If the FilletEdge is trying to make several fillets, and they are big, and their handles are linked, the FilletEdge fails - it makes very bad fillets. If the handles/fillets are big and not linked, they do not fail.
If the solid has several fillets and they were made in sequence (not at the same time), the Edit option of the FilletEdge command changes the last fillet only. There is no way to change the remaining fillets.
The Edit option of the FilletEdge command can change fillet radius and it can replace a blend and a chamfer with a fillet. The Edit option automatically selects all fillets (edges) and asks the user to left-click a fillet/edge to be changed. This is confusing because left-clicking the fillet/edge de-selects it.
I made fillets on both edges of a truncated cone before using the FilletEdge Edit and setting SetAll to zero. Rhino worked hard, displayed error message (Failure in trimming input.) and removed flat surfaces from the truncated cone.
All these bugs are still present in Rhino 6.1 (2018-2-6).
Most of these bugs are still present in Rhino 6.3.
Same Bugs here! If you copy back to Rhino 5 - everything works better.
Some problems with BlendSrf as well. Edges are not selected like in RH5 - Blends do sometimes not work at all, but working in Rhino 5 SR14.
Most of these bugs are still present in Rhino 6.4.
FilletEdge is more robust in Rhino 6.5. Complete failures are rare. Flaws in the fillets are common. Other flaws (mentioned in the first post of this thread) have not been fixed.
Moment of Inspiration program (a.k.a. MoI, $279) makes perfect surface fillets (FilletEdge command) and perfect meshes. Exchanging NURBs and meshes between Rhino and Moment of Inspiration is easy.
Moment of Inspiration makes perfect variable radiused fillets:
Moment of Inspiration makes perfect meshes:
No progress in Rhino 6.12.
You posted screenshots of a triangle/quad mesh, comparing it to?
Could you post a picture of the failed fillets.
If need be, you could back up the object into a layer between each round of filleting.
Though, it seem to work–even with 0.00001 mm tolerances, and even with a rather severely large fillet, which I just tossed on it–irrespective of fillet type.
I made an mesh version from the Nurbs object, and adjusted the meshing settings for a similar appearance.
I didn’t put the dimple in it, but as long as there’s room between the edges, it should work fine.
The problem with triangle/quad based modelers is: what if you need a closeup. The quad mesh you posted a screenshot would work well for an actual-sized rendering at arms distance, but what if you need to get closer?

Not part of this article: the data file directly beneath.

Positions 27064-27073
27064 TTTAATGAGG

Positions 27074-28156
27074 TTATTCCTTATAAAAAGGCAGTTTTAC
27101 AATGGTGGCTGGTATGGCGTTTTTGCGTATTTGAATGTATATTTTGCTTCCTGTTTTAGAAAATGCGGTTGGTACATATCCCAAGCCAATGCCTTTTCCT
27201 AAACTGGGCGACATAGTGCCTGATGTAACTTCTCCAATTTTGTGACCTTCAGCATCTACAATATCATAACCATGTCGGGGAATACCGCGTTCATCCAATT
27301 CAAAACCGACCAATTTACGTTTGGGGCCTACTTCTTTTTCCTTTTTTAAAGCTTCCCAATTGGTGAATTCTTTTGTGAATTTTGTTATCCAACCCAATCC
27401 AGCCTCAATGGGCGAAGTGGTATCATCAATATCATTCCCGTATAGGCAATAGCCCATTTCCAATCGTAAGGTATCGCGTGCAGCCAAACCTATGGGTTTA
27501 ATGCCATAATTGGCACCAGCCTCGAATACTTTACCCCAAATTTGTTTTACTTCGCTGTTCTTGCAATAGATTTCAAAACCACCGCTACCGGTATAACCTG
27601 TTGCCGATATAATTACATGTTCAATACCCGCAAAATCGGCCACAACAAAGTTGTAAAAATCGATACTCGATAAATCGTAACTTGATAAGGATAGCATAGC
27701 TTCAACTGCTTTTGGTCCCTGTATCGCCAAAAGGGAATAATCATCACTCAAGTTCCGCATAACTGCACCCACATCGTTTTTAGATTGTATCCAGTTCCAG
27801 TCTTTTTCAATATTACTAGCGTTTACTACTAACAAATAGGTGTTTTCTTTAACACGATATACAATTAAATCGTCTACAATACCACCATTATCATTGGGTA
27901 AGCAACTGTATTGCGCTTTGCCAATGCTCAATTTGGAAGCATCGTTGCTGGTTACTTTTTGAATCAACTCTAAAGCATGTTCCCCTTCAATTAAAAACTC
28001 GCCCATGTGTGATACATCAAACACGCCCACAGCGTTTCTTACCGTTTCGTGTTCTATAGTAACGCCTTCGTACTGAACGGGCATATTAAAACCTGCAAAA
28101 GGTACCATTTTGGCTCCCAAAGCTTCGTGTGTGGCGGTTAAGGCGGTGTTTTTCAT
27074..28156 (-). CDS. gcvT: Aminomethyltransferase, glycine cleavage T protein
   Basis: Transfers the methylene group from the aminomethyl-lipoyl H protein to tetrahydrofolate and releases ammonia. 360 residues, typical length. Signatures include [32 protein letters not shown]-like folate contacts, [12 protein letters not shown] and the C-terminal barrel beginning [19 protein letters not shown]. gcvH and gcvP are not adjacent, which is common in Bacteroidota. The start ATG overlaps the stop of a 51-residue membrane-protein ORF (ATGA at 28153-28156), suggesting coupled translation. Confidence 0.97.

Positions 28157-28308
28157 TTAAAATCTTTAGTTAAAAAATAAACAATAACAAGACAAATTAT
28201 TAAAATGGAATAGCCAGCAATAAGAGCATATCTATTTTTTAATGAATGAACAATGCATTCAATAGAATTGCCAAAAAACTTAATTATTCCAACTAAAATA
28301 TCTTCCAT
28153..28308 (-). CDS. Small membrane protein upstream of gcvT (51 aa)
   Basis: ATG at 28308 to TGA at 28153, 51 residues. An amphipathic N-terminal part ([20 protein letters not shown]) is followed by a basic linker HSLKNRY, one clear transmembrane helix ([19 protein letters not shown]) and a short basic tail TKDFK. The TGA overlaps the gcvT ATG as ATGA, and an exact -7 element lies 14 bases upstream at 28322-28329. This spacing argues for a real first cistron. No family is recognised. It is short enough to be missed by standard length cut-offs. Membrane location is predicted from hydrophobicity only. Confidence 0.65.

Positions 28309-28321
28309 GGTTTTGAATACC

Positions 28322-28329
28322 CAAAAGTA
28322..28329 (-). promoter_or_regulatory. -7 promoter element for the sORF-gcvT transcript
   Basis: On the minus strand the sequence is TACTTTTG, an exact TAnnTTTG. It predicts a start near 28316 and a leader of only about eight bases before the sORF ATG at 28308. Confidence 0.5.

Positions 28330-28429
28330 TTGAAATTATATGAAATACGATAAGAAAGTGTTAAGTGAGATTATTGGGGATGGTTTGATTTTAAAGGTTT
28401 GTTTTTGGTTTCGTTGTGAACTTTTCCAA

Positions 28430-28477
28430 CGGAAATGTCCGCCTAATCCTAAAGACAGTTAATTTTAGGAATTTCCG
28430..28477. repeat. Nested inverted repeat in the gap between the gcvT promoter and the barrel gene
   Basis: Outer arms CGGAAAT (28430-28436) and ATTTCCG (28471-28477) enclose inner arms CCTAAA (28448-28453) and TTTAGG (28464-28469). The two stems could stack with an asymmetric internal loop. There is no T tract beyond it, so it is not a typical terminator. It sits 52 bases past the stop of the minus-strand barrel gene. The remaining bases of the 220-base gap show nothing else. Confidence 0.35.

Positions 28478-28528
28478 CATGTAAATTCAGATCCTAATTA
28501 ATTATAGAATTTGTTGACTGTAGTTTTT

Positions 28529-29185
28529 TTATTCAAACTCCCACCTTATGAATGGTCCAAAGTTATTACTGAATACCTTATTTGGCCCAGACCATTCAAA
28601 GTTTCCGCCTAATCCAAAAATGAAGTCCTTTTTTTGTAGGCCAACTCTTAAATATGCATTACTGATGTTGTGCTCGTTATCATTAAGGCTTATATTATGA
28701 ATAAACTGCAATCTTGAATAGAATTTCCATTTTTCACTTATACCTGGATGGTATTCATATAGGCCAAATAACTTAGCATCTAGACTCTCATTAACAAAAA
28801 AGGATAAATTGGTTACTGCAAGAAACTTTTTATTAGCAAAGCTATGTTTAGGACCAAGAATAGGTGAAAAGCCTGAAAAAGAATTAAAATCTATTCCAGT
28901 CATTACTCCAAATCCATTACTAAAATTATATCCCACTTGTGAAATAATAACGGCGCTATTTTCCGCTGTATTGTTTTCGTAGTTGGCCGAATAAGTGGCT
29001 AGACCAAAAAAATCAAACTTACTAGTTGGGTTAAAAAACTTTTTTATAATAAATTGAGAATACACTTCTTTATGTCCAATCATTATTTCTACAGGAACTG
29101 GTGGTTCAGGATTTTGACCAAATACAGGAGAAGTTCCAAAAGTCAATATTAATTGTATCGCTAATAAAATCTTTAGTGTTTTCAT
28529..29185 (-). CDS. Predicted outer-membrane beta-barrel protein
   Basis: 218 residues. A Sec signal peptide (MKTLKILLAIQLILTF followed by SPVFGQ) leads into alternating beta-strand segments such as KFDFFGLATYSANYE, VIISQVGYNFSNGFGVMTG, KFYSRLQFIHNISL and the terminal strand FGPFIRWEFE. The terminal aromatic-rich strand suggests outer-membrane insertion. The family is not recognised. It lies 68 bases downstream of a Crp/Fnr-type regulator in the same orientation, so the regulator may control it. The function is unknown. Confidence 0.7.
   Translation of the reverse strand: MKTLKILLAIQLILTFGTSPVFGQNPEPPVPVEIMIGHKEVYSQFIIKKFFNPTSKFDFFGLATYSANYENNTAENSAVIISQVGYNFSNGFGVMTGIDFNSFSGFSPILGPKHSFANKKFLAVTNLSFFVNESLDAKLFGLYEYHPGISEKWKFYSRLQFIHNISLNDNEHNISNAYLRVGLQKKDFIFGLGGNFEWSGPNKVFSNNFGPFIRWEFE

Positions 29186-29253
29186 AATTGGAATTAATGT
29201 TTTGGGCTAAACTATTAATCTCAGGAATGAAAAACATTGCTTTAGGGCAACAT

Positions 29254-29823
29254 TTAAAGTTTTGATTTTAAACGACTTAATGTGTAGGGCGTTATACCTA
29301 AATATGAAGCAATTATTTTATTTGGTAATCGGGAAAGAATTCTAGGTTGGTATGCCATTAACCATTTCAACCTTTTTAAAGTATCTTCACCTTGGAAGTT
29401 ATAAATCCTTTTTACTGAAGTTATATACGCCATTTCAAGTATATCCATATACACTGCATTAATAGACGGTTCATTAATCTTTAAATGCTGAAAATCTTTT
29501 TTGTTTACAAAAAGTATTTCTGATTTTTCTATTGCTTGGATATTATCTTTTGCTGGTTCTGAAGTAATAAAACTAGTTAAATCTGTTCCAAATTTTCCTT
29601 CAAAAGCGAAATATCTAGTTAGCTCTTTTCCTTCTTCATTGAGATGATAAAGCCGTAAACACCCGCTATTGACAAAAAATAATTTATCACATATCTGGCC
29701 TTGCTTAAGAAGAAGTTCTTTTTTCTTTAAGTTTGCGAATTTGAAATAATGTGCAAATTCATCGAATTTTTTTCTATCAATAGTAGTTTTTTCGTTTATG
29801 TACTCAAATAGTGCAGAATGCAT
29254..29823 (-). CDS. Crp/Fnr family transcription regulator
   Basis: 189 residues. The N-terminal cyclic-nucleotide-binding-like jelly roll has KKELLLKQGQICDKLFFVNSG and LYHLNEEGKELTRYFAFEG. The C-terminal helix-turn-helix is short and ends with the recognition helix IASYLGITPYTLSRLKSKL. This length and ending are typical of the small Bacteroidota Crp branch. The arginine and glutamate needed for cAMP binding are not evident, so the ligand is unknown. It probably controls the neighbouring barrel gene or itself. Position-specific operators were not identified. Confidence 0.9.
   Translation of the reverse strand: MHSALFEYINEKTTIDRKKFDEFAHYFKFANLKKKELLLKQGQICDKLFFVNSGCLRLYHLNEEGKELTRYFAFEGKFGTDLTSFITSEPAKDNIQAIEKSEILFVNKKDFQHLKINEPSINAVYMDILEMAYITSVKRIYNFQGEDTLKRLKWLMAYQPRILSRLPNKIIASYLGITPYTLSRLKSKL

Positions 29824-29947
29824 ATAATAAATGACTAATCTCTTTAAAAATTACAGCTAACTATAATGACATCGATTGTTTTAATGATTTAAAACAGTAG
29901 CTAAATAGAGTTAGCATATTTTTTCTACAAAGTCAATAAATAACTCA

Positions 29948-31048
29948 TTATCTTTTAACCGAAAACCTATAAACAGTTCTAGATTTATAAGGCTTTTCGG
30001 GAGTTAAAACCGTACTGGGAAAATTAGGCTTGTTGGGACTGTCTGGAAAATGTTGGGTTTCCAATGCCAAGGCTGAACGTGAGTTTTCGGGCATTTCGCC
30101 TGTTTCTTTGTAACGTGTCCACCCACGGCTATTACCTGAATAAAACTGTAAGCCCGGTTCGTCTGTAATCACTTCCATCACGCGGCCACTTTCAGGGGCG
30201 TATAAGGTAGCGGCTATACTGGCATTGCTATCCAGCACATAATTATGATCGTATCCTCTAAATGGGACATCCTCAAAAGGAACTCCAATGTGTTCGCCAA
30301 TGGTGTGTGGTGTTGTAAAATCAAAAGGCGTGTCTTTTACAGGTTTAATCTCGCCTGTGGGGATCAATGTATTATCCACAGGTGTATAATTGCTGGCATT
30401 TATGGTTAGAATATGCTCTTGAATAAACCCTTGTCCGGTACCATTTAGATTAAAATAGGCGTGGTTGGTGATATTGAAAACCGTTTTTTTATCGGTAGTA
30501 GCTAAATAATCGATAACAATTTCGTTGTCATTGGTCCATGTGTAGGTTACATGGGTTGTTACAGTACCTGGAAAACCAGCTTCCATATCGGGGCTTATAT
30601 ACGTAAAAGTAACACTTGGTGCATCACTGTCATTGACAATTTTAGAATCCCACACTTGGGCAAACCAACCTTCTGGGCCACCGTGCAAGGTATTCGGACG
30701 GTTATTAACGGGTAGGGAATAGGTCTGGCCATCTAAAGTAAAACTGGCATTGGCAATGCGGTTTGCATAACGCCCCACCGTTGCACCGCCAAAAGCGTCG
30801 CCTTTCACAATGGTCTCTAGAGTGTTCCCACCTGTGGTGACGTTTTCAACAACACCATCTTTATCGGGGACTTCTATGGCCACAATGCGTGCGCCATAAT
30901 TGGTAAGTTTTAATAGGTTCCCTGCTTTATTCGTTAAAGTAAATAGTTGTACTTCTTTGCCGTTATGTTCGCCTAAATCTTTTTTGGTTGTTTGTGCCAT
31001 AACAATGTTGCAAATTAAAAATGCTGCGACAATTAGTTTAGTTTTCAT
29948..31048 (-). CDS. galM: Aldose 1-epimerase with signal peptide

“Minimum edge length” set to something between 0,3-0,5 will result into a vastly reduced polygon count while keeping the mesh faces at relatively even size. Also, for such geometry “Maximum angle” and “Maximum aspect ratio” could be turned off, while “Maximum distance, edge to surface” set to anything between 0,1-0,2 will give more precise results.
In my opinion, the controls to get a good mesh are not accessible to everyone, you have to do several tests and are a little complicated; it would serve something simpler and more immediate; The Rhino 7 mesher will certainly be better than the current one, but if it were to be worse than Moi, for example, then it would be a small failure for Rhino, considering that Moi costs very little and does (almost) the same things as Rhino!
@B Design, yes, I was just going for a square’ish mesh. It was a 5 minute thing.
My point was that the part could be filleted, and a decent mesh could be made from a Rhino polysurface.
@davide76, those where the meshing controls in Rhino, not the simplified ones, but those were in there since (at least) Rhino 4.
There are many meshing processes, both surface and filled. Often there is not one best type for all. I have exported completely different surface meshes for finite element, than 3D printing, from rendering.
There’s an apples and orange thing here. A user can make objects that are CAD/design/mathmatically accurate for production/manufacture in Rhino3D, that can be remeshed at will for varying export purposes. That is its strength. Rhino’s weakness might be character design, where a polygon-based modeler might be much quicker to use because the user would have to think of a face as a series of surface, instead of a blob of clay. Though I am sure there are exceptions. Before I bought Rhino3D, I once designed a guitar only in Inkscape.